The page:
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Fall 2013 Hong Kong: Shoppers’ Paradise

Traditional markets? Check. Luxury designers? Check. This port city takes its shopping seriously and treasured finds await both the novice and veteran shopper.

What’s not to like about shopping in Hong Kong? It is duty-free, there is no sales tax and the shopping centers are air-conditioned. When it comes to retail, Hong Kong is New York City on steroids. Luxury goods makers such as Gucci, Louis Vuitton, Chanel, and Burberry have a strong presence here.

Hong Kong boasts of many markets: The Ladies’ Market, The Flower Market, The Temple Street Night Market, The Jade Market, and The Bird Market. Truly a shopper’s paradise!


Mall Mania

There are several urban malls (e.g., Pacific Place, IFC, Langham Place) that attract vast crowds to their
200-plus stores and restaurants. Most of these vertical, urban giants have a labyrinth of covered above-ground walkways to avoid street level congestion and/or a subway connection that is a natural traffic feeder to the center. Strolling the malls is a favorite pastime here and especially in the warm humid climate the air conditioning is as much a draw as the luxury brand stores and fashionable restaurants. To serve the urban resident, several shopping centers have posh gourmet grocers on their basement levels that sell everything from meats and cheeses, to wine and spirits.


Creative Kiosks

The shopping centers have vast center courts and wide walkways. Retail vending machines selling a variety of cosmetics are placed in high-traffic passages. One kiosk in Pacific Place was a jewel-box-like Christian Dior store that sold expensive ($4,000+) leather goods while the permanent store was being remodeled.


Subway Stars

The MTR, Hong Kong’s subway system, is merchandised with some interesting local and regional retailers.

Tan’s, a one-of-a-kind grooming supply concept, is an exceptional example. While hairbrushes are not new to the specialty retail business, the way in which these are presented as “health and wellness products” is ingenious and easily transportable to the USA. The company has developed over 2,400 combs and brushes that are handcrafted in varieties of wood. It sells these as well as other Tan’s branded products in countries throughout Asia.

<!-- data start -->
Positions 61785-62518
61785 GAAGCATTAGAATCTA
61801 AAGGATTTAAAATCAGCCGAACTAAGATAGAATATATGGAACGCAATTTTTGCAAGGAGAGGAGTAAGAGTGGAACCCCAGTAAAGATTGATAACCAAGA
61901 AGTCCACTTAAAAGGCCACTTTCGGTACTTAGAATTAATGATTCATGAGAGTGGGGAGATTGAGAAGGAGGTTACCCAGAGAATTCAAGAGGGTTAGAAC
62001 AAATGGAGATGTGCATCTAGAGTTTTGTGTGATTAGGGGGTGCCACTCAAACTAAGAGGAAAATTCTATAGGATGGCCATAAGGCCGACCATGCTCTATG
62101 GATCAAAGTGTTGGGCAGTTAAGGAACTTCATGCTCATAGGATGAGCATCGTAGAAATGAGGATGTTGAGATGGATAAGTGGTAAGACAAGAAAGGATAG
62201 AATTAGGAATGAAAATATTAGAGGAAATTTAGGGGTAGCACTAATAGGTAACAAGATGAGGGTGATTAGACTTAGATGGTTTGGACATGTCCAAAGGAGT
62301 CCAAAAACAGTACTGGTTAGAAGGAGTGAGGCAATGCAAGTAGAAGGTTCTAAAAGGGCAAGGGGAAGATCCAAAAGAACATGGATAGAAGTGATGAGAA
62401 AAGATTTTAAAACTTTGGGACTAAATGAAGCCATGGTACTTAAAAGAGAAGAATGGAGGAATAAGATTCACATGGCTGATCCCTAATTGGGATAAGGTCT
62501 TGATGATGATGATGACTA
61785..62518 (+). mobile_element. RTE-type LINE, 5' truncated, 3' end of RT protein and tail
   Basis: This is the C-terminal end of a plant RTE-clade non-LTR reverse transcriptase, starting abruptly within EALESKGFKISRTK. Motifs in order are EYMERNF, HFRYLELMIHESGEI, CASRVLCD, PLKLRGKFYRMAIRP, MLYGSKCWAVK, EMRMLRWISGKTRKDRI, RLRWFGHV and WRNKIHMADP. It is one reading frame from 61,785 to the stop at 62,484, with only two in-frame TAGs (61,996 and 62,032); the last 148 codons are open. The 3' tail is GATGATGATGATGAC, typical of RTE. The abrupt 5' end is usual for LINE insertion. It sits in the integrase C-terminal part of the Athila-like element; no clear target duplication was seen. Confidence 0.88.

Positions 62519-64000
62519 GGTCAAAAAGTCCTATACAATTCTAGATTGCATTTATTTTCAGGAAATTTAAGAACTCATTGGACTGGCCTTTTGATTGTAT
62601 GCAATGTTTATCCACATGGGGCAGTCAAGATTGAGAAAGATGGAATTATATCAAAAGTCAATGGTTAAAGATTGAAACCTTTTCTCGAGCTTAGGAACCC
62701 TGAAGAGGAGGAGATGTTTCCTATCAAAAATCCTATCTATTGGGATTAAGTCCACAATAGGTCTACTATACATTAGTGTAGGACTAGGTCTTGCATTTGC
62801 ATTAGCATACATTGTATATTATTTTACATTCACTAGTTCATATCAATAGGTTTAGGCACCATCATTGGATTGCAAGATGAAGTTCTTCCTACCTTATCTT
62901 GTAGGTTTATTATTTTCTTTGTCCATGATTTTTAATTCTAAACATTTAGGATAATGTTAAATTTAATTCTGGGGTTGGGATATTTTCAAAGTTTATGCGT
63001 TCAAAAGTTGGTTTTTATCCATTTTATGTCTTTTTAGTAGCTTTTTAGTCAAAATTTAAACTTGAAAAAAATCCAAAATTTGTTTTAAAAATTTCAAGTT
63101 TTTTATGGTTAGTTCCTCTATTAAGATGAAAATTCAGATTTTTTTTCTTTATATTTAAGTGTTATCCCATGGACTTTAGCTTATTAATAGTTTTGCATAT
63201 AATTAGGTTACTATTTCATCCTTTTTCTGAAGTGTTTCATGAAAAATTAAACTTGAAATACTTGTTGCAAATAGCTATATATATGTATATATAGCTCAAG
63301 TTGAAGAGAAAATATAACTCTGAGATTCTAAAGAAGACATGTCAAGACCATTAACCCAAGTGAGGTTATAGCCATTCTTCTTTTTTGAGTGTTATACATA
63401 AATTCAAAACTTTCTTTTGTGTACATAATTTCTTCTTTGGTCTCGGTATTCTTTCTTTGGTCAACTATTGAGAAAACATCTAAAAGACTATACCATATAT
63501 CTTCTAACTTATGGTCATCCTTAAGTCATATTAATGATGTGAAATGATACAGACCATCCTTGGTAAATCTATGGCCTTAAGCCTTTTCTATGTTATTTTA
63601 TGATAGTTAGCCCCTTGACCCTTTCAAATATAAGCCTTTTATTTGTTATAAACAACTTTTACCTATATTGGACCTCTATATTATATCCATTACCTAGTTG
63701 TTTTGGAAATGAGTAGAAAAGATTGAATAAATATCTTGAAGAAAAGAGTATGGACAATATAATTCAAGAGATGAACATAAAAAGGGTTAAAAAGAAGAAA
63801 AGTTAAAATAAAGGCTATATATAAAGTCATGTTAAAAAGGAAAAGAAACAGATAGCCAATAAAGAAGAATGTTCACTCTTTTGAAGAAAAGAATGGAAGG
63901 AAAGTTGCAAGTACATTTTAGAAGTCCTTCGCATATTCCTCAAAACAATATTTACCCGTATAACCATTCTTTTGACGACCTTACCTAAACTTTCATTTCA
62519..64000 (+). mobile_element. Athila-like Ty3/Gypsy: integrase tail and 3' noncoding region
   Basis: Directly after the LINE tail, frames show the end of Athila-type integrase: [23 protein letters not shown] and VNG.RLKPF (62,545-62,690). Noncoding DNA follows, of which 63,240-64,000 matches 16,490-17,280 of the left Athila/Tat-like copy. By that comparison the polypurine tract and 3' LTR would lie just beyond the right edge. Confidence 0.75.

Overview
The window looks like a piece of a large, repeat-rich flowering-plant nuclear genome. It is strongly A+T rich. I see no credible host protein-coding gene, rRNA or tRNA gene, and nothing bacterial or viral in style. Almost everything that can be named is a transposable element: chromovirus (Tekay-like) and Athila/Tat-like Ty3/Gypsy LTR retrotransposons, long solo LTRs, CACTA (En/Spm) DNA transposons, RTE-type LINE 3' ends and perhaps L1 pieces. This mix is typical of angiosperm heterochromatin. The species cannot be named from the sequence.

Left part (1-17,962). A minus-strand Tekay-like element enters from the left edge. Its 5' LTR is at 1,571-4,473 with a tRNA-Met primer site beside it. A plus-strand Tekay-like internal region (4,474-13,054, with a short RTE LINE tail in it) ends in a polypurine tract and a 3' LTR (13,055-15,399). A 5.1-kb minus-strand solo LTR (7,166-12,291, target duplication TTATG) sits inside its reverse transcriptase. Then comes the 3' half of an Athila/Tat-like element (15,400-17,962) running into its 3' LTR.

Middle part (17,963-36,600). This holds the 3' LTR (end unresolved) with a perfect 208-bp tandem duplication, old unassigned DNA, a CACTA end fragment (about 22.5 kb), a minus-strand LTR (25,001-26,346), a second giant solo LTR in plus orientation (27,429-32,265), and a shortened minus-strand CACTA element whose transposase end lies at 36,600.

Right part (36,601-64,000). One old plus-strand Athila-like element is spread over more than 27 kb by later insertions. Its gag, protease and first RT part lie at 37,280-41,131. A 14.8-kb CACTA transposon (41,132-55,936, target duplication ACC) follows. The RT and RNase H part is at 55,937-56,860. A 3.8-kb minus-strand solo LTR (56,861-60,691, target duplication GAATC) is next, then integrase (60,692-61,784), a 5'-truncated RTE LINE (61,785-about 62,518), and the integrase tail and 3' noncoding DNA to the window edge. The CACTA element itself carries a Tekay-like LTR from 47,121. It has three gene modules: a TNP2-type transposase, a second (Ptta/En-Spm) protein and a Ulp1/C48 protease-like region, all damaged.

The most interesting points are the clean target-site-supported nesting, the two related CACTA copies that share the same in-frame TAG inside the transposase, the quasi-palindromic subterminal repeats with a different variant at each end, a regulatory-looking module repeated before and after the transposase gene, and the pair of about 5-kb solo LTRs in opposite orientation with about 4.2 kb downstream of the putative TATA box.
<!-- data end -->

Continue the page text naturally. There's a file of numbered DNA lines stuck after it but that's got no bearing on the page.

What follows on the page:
Fresh Line, another local retailer operating in the MTR subway retail district, is a fresh, handmade organic cosmetics line. The products are creatively displayed to entice the customer to buy. Superior customer service and product knowledge enhance the shopping experience.


The Bold and the Beautiful

Revenue generated from advertising and indoor/outdoor media is significant. Spectacular billboards, column wraps and banners draw attention and drive sales. The locals devour media and consume it from their mobile phones to skywalk murals, to backlit ad panels in malls and building storefronts. Every place you can think of has advertising in your face.


Rubber Ducky, You’re So Fine!

Not to be missed in Hong Kong is the giant inflatable duck (16.5-meters tall) in the Victoria Harbor near Kowloon. The giant duck has been a sensation and retailers, restaurants and hotels have marketed it to visitors. Copycat ducks have started popping up in several cities in mainland China by property developers who have rushed to install similar (albeit smaller) yellow ducks to draw potential customers to their new developments. A great leasing marketing tool in action! And, for Americans who want a giant rubber duck of their own, the mainland’s vast army of manufacturing firms has moved to meet the demand in typical Chinese style. Soon Hong Kong’s duck will appear in Pittsburgh, PA.


Must-See Markets

Hong Kong’s markets have vendors that pop up like clockwork every day; close at designated hours and store their merchandise off premises only to reappear the next day. Watching the market materialize is more interesting than the product offerings. Years ago, the Hong Kong government legalized the merchants who sold on these streets and created a “hawkering zone,” which became known as The Ladies’ Market because of the quantity of women’s products sold there.


One vendor in the crammed Jade Market (from whom I bought several pieces of jewelry) operates in seven locations within the same market, selling the same assortment. The multiple locations increase sales, allow for inventory interchange and create competition among salespeople. This is a true specialty market that offers an assortment of jade jewelry, accessories, Buddhas and home furnishings made from this precious stone.

Duffy C. Weir

Duffy Weir is the former vice president and director of specialty retail and marketing at The Rouse Company of Columbia, MD. Now an independent retail marketing and sponsorship consultant and writer, Weir travels the world searching for what she says "makes marketplaces tick." She can be reached at or 410.252.8885.

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